• Contraindicated in pregnancy & lactation, hypersensitivity to Hydroxyurea, marked bone marrow depression
    • Dosage Guidelines1
    • a. Hydroxyurea (Hydroxycarbamide)
      • Intermittent therapy: 60-80 mg/kg PO single dose every 3rd day
      • Continuous therapy: 20-30 mg/kg PO single dose daily
      • Concomitant therapy: 80 mg/kg PO single dose every 3rd day
    4. Vaccines, Antisera & Immunologicals  
    4.1. Vaccination Therapy
    • A treatment option for patients w/ stage IV & recurrent melanoma that is currently under clinical evaluation
      • Adverse Reactions
        • Discomfort at injection site, redness, polyarthralgia w/ hand edema & rash
      • Special Instructions
        • Use w/ caution in pregnant & lactating women
        • Monitor liver functions regularly
        • Contraindicated in patients w/ hypersensitivity to Thymosin alpha-1 & those immunosuppressed following transplantation
      • Dosage Guidelines
      • a. Thymosin alpha-1 (Thymalfasin)
        • Adjuvant therapy: 1.6 mg (900 mg/m2) SC utilizing different schedules x 6 mth or given between chemotherapy cycles for the treatment duration

    4.2. Others
    • For in-transit &/or satellite lesions of extremity melanoma, palliative local therapy w/ hyperthermic isolated limb perfusion w/ Melphalan w/ or w/o tumor necrosis factor-alpha has shown high rates of tumor response & palliation
      • However, impact on OS has not been shown in controlled studies
    • Intralesional injection w/ BCG, Interferon alfa or IL-2 & carbon dioxide laser ablation therapy may be options for local recurrence & in-transit metastasis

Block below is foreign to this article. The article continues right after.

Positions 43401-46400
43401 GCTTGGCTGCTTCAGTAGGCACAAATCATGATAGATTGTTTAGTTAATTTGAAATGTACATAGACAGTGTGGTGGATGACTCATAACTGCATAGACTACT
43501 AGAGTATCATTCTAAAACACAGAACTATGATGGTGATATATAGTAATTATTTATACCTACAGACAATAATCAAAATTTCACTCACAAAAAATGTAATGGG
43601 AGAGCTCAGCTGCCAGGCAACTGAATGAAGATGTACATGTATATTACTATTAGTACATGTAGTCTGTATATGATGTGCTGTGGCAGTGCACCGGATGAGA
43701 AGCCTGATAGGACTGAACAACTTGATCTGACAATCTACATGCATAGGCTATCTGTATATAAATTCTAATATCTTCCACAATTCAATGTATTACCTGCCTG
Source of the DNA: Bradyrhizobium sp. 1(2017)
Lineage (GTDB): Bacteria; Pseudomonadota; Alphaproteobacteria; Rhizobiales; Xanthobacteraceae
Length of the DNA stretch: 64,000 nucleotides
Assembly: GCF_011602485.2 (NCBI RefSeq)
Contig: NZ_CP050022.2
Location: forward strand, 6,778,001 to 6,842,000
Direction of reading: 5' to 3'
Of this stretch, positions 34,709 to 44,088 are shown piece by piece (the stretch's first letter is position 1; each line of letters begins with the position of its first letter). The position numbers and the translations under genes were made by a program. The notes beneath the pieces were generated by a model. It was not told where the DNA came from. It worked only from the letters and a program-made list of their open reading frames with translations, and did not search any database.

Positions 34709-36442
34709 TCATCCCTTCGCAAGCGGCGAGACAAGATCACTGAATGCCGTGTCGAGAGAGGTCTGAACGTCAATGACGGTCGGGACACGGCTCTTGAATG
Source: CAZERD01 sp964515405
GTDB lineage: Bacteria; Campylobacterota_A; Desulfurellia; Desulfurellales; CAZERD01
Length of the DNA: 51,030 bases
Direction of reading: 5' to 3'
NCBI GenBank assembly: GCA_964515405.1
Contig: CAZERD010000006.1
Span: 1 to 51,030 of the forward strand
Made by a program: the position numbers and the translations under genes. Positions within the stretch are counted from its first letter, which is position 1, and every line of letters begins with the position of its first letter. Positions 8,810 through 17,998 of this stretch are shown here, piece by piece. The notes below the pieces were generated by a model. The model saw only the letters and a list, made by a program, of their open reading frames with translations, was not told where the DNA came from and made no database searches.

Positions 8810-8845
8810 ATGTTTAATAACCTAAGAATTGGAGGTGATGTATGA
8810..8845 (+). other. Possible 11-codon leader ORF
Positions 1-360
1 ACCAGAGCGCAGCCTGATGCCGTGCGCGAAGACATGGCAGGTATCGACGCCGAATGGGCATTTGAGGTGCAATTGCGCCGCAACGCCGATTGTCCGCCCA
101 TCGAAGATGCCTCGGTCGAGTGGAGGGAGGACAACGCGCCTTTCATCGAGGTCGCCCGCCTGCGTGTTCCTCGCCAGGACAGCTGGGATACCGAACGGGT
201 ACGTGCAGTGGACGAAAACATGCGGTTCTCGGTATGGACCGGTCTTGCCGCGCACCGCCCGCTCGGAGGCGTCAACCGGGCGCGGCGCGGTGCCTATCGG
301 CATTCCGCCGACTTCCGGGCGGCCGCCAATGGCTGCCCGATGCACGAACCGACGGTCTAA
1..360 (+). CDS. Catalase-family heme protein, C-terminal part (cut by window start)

• Topical Imiquimod is an immune response modifier that may also be used as an adjunct after excisional surgery
      • May be given for local, satellite &/or in-transit recurrence
      • Studies are limited by different treatment regimens & absence of long-term follow-up
      • The risk of an inflammatory reaction & a low threshold for a repeat biopsy to check for residual or recurrent disease should always be considered

    1Various dosage recommendations are available. Please refer to specialist for specific treatment option

    All dosage recommendations are for non-pregnant & non-breastfeeding women, non-elderly adults w/ normal renal & hepatic function unless otherwise stated.

    Not all products are available or approved for above use in all countries. 

    Products listed above may not be mentioned in the disease management chart but have been placed here based on indications listed in regional manufacturers’ product information.

    Specific prescribing information may be found in the latest MIMS &

    Brands available in: Hong Kong       Indonesia       Malaysia       Philippines       Singapore       Thailand       Vietnam



    • Palliative radiotherapy is especially helpful in alleviating symptoms particularly that of brain or bone metastases & of nerve compression
      • Shrinks tumor size, prevents development of additional tumors, & destroys any residual cancer cells following surgery
    • May be considered in primary disease desmoplastic melanoma w/ narrow margins or extensive neurotropism & in regional disease as adjuvant therapy in patients status post resection of clinically positive nodes & as palliative therapy for unresectable satellite, nodal or in-transit melanoma